I did started BMX racing in 83 for 10 years and then became a bike messenger.
I got my first BMX in 1983, when I was 10 years old. I starting racing afterwards and did it for nearly 10 years. I did races all over Berlin. The wall was still there – I am talking about the mid-80’s, so travelling to West-Germany was impossible for most of us. They took me for a race to Münster, Hamburg and other spots tho.
When I was 20, in 1993, I started messengering, first on a GT Zaskar, later a Brodie Expresso, and tried a road bike and crashed a lot. Then I changed to some riser bars and tried a fixed gear the first time in 1998 while messengering in NYC and never really went back to any other bike. From 93-98 I worked in Berlin, went to London for half a year, over to DC and Toronto for a long summer and then got stuck in NYC till mid 2003. In between I toured Asia, from Tokyo to Bangkok with friend on a 93′ Cannondale. 5,500km on a fixed gear bike no brakes, I guess thats what folks do when they are under 30.
When you went to Berlin, London, DC, Toronto and NYC were you a messenger?
Yes, did all those cities – also Budapest! NYC for 5 years, London for only 5 month – living on Brick Lane opposite the bagel spot for 45 pounds a week, hah!
What’s it like riding in each city? How are they different? Which was your favourite?
I like NYC and Tokyo the most. NYC got flow and space, gotta watch those potholes though. Tokyo is a bit hilly, but its also perfect for a trackbike, as its only rolling hills.
Why did you become a messenger?
I saw it in SF in 1989 and asked my Dad. He said those are bike messengers and I was like ‘what, I can make money riding a bike and not doing sport? Damn!!!’ I applied in 1990 but was too young so started three years later.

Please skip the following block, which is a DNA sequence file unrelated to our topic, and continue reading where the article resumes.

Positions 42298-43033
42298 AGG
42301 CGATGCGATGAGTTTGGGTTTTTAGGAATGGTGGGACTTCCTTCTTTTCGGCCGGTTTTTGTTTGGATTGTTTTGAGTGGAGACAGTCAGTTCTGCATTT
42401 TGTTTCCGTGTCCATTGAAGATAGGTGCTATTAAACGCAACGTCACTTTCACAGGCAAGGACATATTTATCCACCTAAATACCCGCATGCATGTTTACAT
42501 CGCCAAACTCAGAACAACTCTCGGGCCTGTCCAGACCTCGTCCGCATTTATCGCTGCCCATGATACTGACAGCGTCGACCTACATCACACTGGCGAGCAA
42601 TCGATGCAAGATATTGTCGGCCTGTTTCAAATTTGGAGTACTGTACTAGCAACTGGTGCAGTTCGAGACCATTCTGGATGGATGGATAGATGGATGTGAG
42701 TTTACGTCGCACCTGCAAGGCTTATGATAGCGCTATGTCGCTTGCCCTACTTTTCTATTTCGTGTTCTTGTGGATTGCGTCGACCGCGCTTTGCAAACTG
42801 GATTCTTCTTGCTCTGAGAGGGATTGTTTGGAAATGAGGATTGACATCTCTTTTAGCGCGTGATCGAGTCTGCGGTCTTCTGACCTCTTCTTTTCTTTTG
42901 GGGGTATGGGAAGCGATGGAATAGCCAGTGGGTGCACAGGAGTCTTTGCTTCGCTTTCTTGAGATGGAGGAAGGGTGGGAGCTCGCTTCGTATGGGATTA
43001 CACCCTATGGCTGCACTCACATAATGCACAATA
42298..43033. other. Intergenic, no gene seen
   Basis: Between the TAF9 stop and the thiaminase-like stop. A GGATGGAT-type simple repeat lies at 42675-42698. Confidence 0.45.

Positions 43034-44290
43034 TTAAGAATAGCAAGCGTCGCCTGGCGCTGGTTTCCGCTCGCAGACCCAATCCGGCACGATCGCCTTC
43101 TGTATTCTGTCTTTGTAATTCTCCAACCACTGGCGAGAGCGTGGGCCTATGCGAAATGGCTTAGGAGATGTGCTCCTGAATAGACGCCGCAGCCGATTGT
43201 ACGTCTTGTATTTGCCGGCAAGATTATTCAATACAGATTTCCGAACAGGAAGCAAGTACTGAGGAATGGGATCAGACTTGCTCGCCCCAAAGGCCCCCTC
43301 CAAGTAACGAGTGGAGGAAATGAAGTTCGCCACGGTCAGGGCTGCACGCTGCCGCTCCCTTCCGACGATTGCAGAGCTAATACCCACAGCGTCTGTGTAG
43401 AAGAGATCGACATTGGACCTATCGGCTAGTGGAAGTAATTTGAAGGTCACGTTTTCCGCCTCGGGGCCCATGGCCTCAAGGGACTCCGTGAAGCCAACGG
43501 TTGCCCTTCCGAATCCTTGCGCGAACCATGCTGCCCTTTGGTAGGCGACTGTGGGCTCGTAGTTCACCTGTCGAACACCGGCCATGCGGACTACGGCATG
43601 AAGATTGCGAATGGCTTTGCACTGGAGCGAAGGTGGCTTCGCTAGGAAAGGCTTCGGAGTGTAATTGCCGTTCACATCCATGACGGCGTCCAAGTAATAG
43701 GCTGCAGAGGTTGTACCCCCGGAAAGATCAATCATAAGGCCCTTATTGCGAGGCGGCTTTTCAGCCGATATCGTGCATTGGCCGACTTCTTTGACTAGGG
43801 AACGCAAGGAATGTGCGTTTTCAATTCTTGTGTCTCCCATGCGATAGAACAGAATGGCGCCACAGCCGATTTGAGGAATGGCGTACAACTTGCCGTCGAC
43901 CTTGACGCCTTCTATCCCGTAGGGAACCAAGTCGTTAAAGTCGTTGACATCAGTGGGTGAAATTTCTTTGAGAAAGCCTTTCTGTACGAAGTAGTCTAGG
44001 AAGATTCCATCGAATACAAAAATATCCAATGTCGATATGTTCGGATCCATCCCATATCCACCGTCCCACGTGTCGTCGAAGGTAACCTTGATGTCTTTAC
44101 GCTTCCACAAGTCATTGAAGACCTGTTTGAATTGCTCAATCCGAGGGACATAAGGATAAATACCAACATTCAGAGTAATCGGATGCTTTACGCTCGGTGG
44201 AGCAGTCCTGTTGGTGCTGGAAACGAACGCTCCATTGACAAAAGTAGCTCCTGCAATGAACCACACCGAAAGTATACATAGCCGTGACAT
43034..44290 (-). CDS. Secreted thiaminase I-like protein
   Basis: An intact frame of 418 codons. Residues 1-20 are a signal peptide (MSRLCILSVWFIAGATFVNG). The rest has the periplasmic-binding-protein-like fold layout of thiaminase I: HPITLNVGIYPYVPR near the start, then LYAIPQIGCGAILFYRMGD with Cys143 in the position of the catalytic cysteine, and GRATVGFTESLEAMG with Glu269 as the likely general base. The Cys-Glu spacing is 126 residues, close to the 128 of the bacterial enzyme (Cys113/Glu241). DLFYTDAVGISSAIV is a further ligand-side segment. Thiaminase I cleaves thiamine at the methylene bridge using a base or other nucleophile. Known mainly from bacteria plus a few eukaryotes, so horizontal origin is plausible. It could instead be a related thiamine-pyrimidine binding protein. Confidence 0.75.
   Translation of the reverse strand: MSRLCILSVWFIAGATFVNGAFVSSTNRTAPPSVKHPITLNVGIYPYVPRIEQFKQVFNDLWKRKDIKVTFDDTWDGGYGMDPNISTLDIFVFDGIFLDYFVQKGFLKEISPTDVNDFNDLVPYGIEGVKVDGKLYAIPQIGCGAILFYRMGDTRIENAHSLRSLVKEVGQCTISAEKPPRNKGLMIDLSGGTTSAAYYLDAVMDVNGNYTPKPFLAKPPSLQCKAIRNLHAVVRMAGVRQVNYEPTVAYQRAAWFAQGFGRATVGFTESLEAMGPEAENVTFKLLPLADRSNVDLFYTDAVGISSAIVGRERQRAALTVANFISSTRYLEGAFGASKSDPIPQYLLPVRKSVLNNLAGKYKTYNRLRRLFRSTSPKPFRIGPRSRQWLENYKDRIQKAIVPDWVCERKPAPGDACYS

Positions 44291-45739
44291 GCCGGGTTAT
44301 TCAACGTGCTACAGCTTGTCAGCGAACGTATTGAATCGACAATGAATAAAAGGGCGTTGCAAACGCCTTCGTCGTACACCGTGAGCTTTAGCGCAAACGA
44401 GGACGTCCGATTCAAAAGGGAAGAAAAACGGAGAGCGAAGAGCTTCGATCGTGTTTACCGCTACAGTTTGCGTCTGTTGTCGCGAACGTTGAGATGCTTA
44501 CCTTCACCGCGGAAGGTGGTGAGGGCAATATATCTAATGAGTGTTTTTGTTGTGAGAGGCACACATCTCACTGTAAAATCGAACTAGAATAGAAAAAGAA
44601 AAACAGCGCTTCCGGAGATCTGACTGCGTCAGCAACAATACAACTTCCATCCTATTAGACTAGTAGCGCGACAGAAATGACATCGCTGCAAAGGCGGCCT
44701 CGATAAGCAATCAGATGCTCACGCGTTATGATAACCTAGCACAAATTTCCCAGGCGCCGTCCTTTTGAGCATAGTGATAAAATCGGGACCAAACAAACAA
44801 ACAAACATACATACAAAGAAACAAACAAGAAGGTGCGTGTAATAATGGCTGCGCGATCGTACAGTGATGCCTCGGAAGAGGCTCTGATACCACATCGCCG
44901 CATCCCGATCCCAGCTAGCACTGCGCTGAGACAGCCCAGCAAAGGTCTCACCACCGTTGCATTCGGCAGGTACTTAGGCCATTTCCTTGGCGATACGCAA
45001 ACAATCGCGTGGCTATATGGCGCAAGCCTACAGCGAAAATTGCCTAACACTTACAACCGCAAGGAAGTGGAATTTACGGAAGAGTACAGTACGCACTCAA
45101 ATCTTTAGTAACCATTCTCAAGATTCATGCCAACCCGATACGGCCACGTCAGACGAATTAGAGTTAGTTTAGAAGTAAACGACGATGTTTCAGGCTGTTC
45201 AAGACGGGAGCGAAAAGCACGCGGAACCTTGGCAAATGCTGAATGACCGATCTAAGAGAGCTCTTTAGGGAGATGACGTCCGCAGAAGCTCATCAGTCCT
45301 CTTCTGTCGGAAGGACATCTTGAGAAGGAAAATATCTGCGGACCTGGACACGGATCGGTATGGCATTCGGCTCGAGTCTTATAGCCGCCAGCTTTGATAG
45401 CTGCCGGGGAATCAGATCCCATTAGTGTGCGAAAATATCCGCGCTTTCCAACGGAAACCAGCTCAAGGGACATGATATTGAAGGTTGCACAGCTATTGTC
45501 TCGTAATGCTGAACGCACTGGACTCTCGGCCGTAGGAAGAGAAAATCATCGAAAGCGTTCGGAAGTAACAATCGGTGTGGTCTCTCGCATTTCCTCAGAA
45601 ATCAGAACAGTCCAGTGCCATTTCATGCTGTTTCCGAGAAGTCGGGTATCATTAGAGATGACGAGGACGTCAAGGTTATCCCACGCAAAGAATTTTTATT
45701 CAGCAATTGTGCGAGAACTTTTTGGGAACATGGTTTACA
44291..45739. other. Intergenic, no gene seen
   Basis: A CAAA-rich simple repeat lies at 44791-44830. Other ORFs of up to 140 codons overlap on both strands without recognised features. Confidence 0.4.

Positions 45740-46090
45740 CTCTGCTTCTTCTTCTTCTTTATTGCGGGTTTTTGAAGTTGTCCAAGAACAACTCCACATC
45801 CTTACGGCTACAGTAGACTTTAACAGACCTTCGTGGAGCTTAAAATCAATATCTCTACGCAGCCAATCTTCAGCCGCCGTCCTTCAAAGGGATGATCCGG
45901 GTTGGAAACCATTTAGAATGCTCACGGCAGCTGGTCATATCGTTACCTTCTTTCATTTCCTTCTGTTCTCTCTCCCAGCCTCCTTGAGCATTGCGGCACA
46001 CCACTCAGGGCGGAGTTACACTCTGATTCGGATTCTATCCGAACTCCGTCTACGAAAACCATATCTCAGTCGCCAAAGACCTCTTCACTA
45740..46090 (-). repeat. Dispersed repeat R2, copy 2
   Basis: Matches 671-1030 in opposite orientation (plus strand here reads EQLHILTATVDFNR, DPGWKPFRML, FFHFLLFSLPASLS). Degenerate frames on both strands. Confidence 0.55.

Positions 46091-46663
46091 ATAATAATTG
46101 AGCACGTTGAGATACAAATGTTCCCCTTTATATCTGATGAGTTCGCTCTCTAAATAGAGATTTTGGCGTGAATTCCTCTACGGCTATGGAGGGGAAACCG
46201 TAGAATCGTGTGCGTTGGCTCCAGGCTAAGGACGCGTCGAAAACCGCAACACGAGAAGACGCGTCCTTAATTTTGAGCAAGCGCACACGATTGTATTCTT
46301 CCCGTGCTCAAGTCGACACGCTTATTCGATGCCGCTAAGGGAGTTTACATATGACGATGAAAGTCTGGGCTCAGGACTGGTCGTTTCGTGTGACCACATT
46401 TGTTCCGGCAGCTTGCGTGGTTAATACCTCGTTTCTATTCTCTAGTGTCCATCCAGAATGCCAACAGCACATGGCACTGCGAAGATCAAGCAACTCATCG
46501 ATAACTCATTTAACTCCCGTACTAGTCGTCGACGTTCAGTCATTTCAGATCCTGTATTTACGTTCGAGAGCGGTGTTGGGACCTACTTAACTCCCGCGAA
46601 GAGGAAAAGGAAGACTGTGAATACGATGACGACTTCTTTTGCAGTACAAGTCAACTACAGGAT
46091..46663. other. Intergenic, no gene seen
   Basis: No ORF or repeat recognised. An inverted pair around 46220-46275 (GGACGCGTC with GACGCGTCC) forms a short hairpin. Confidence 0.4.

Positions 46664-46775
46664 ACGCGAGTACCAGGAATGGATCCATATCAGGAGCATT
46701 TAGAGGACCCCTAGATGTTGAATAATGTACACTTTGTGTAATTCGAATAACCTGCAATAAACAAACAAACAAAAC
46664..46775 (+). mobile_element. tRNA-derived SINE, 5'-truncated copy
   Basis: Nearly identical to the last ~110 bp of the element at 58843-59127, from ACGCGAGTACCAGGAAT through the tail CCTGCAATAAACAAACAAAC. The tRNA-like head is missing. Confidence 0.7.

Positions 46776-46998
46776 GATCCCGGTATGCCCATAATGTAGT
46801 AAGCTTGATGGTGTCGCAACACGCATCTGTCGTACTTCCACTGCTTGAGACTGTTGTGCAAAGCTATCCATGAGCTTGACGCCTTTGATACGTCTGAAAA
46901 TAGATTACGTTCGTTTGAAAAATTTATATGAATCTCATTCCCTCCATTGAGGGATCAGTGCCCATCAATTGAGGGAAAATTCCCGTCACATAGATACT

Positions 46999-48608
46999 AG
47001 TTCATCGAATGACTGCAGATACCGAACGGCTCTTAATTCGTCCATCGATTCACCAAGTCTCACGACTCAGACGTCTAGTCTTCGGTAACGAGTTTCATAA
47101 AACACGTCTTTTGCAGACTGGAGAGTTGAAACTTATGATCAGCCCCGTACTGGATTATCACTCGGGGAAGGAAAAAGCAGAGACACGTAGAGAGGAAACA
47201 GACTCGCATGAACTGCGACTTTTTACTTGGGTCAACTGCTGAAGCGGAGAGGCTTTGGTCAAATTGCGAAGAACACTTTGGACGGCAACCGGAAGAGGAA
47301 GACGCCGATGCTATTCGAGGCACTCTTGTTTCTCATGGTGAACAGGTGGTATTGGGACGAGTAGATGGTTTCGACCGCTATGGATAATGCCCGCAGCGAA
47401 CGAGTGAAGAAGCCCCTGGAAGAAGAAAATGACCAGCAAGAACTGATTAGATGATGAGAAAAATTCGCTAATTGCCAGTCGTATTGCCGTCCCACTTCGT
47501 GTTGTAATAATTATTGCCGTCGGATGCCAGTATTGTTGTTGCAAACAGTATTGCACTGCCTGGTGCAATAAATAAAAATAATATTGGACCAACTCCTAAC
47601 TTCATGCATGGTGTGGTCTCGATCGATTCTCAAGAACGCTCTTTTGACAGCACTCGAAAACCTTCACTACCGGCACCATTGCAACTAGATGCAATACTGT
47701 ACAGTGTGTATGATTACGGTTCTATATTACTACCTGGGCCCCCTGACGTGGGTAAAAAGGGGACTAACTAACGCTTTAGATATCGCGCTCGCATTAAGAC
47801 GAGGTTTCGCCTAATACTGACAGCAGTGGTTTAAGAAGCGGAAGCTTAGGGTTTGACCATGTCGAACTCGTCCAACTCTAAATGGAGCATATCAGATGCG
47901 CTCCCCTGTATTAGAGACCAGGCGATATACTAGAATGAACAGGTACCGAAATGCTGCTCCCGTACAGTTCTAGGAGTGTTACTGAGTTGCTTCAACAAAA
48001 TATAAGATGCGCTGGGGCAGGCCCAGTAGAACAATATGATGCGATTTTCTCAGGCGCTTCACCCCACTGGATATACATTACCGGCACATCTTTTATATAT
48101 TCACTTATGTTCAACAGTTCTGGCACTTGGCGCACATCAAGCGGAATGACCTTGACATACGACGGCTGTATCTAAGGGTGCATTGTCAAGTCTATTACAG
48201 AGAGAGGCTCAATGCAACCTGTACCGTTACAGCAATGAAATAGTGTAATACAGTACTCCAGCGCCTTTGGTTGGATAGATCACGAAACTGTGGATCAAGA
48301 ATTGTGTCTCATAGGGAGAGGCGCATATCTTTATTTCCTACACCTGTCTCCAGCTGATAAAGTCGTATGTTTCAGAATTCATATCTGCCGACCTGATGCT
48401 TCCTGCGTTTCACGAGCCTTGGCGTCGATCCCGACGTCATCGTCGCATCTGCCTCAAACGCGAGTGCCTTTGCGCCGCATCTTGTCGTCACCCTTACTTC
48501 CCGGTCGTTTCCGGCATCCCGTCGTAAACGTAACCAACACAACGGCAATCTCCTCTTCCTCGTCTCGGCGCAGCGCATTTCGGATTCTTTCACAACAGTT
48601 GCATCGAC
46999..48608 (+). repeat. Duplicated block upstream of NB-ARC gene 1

Did you ride in the Cycle Messenger World Champs? What was it like?
Toronto ’95! Yes, fell in love with the city! It gave us the idea for the shop, as the Jet Fuel Coffee shop is there. It’s a very fun event, lots of crazy folks and good parties. Alleycats on shrooms and so on. London ’94, was at the Victoria Docks, all crunched together in a dirty warehouse. Those were the days.
Do you still ride in the alley cats?
My friend Zorro did an anniversary race, [because he’s spent] 25 years as a messenger on the street. I entered and the kids where like, ‘What you doing here?’ I said ‘I am here to win’, and guess who won. I did so many races, everywhere: Tokyo, Budapest, DC, Philly, Baltimore, NYC, London, and Hamburg etc. Over 100 races. I risked a lot and I always will. It’s a kick and lots of fun, but I think I am over it.
What type of bike(s) do you own and ride now?
I usually ride my Durcus Stylin by W Base. It’s a fixed gear freestyle frame, but not for tricks, just for cruising around…Wide riser bars, platform plastic pedal with straps. 42-15 gear ratio. I rode from Nice via Genova to Milano and through Morocco, and made many trips. It’s comfortable but not really fast or light. I do have a ’93 Cannondale – that’s just hanging on the wall and will rebuilt it soon to something like a track bike with drop bars, but I probably end up with risers again. I cracked a ’93 Cannondale before as I entered bunny hop competitions at courier events and rode this bike to death all over the world. Luckily I found another one, before the trend.
I have a Cinelli Strato Caleido carbon road bike, but I never ever really ride it. Definitely too many bikes. Of course I have a Keirin bike – it is a Nagasawa. Some 24 Bmx bikes. And an old long John Cargobikes. And I sometimes commute with our rental bikes.
What’s your dream for Keirin?
To have our own cycling team and a shop that will eventually pay my bills so I can travel in the winter for a month (cycling of course). But now we first gotta #savekeirinberlin, as we have to move out in June. Berlin is not so cheap anymore – we have a 30% rent increase or we can buy [the property] but as we can not cope with either, we will move out.
If someone was visiting Berlin for a couple of days, where would you tell them to cycle?
Definitely see the Teufelsberg, as you can see how green is Berlin and from there you are almost in Potsdam. I like riding around West City too. Berlin is pretty interesting and the best by bicycle, but I guess that’s also nothing new, the bike is the future!